on 29 May 2007
Deacon Blue always had more strings to their bow than hit single chasing pop songs. This album finds them taking a giant stride away from past pop nightmares and shows the real depth of talent for a good song and good musicianship only really heard on previous b-sides and album tracks. The album as a whole sounds like a band enjoying themselves, the production is warm and informal as are the arrangments.
It is such a pity that the record company hasn't felt the need to re-release this album to date. The singles are obviously available on the various compilations, but for me the songs are best heard in the context of the complete album. A perfect record, thank you Mr Ross and chums.
on 2 March 2009
Whenever the great and the good are asked for their favourite "most underrated" albums they tend to quote the usual suspects: The Las, the second Television album, Loveless and the like. These are great albums, but hardly undiscovered.
An undiscovered classic is something you can't even get your friends to listen to when you tell them it's sheer genius, so great is their prejudice. It's an album that can still make you tingle ten years on. An album that makes you think how fantastic your hi-fi is. Where you feel slightly embarrassed to be floating so happily in the sea of melancholy on some of the slower tracks.
I have never owned another Deacon Blue album, but I don't really feel the need. This one does it all. It is a true undiscovered classic. The rating of the other reviewers really does tell the whole story.
on 14 October 2004
I have been listening to this album for more than ten year and I never get fed up of it. In fact I know it so well that should I ever find myself stranded on a desert island without electricity I wouldn't even care because I can more or less play this album from beginning to end inside my head.
It's slightly more folky than some of DB's other stuff and the songs are a mix of rough and smoothe. I have always admired the sweet and sour quality that Lorraine McIntosh and Ricky Ross acheive and "One Day I'll Go Walking" is a great example. But the best song, in my view, has to be "Cover From The Sky", McIntosh's Solo.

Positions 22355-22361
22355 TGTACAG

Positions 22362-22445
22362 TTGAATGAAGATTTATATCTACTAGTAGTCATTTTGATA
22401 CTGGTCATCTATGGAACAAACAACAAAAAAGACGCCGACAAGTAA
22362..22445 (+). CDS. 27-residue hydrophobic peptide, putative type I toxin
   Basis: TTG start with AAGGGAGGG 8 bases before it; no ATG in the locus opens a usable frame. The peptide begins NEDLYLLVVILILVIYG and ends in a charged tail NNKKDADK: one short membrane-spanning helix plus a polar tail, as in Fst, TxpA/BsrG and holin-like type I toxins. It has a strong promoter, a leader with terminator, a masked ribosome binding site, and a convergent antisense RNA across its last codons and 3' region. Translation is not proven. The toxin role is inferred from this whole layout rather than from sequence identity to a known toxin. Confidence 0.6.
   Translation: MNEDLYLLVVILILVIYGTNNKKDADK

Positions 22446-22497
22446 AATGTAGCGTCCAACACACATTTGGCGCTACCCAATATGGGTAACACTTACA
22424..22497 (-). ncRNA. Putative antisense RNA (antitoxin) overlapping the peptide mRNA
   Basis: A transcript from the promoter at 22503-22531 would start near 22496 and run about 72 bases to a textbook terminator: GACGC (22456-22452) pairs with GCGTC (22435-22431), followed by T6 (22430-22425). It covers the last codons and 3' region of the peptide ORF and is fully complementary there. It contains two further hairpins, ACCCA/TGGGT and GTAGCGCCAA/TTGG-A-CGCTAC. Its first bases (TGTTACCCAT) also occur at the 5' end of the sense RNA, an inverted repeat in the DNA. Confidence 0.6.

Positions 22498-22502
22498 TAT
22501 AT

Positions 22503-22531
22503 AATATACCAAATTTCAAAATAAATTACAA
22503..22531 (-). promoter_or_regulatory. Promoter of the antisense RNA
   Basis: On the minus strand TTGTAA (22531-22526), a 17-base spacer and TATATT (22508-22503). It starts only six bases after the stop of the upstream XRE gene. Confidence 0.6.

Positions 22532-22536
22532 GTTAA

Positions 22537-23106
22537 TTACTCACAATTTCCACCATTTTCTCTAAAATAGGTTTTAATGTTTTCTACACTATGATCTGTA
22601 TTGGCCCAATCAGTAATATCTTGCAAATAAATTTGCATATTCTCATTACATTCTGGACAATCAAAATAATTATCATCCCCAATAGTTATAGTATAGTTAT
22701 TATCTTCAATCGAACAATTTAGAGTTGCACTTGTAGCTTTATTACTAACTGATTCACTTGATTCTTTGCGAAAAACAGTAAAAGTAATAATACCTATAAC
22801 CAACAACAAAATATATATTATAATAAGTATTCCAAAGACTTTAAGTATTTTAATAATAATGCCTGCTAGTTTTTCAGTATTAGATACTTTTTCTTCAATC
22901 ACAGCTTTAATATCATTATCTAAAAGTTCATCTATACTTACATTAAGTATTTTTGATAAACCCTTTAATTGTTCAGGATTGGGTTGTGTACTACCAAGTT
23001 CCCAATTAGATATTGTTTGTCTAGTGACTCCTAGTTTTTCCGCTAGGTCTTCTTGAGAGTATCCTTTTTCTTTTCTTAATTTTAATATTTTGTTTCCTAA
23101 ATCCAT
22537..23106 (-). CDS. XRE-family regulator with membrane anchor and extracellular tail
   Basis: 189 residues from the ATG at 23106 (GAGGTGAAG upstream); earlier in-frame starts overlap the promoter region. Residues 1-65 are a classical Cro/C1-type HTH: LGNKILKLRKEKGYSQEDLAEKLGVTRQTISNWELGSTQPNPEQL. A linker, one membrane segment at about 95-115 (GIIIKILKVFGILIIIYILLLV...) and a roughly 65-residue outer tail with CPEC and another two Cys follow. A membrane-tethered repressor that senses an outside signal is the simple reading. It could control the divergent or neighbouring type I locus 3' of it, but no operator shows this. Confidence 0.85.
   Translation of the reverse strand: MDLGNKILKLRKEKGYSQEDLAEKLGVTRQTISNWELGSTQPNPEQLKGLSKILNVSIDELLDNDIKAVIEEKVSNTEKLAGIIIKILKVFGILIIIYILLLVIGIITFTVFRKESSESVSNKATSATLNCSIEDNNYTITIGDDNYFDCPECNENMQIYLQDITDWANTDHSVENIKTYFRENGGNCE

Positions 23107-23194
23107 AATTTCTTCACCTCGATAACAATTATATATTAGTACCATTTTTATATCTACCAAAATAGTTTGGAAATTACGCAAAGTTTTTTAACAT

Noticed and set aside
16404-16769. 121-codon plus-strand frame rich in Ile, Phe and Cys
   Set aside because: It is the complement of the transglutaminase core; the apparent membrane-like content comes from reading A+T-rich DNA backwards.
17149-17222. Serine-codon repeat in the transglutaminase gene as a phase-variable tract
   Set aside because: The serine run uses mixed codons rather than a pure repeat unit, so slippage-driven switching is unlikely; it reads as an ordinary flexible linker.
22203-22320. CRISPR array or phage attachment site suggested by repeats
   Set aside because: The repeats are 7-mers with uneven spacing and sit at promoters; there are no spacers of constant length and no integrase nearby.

Songs like "Goodnight Jamsie" and "James Joyce Soles" are a bit more off-kilter and to really enjoy take more listening than the rest. "Fellow Hoodlums" and "Day That Jackie Jumped the Jail" are up-tempo and tell strange and mad stories.
I could go on, but I love every song on this album and don't have enough time to praise them all. So I will end by saying that this is the perfect album. You will not regret owning it.
on 10 February 2000
Deacon Blue's ability to have amazing melodies, coupled with unexpected and brilliant music behind it is fantastic. Sometimes the lyrics are a little hard to understand the point, particularly 'A Brighter Star Than You Will Shine', but as a whole it's a great package.
on 15 September 2013
A workmate loaned me this album a long time ago, I loved it straight away, I appreciate it even more now, the musicianship overwhelms at some points ,tingles on the back of your neck, a tear in your eye. You don't pick albums like this, they pick you. All the songs fit together, sometimes when Lorraine steps in its 'WOW' no wonder he married her. I hardly ever looked at the cover for song titles on this album, its a whole thing, sometimes you just have to listen!
on 19 September 2008
I've always loved this album. Now I'm playing a lot more bass in bands of my own, it's Ewen Vernal's playing on this album that comes to mind as being inspirational.
I re-bought this album on CD 2 weeks ago and its been on my mp3 loads since. Turns out Ewen plays on another of my all-time favorite albums, Hue & Cry's "Stars Crash Down".
Bass playing aside, it brings back so many happy memories for me. There's some great songs on this album, and the production sounds as fresh as ever.
Should be in every bass players collection!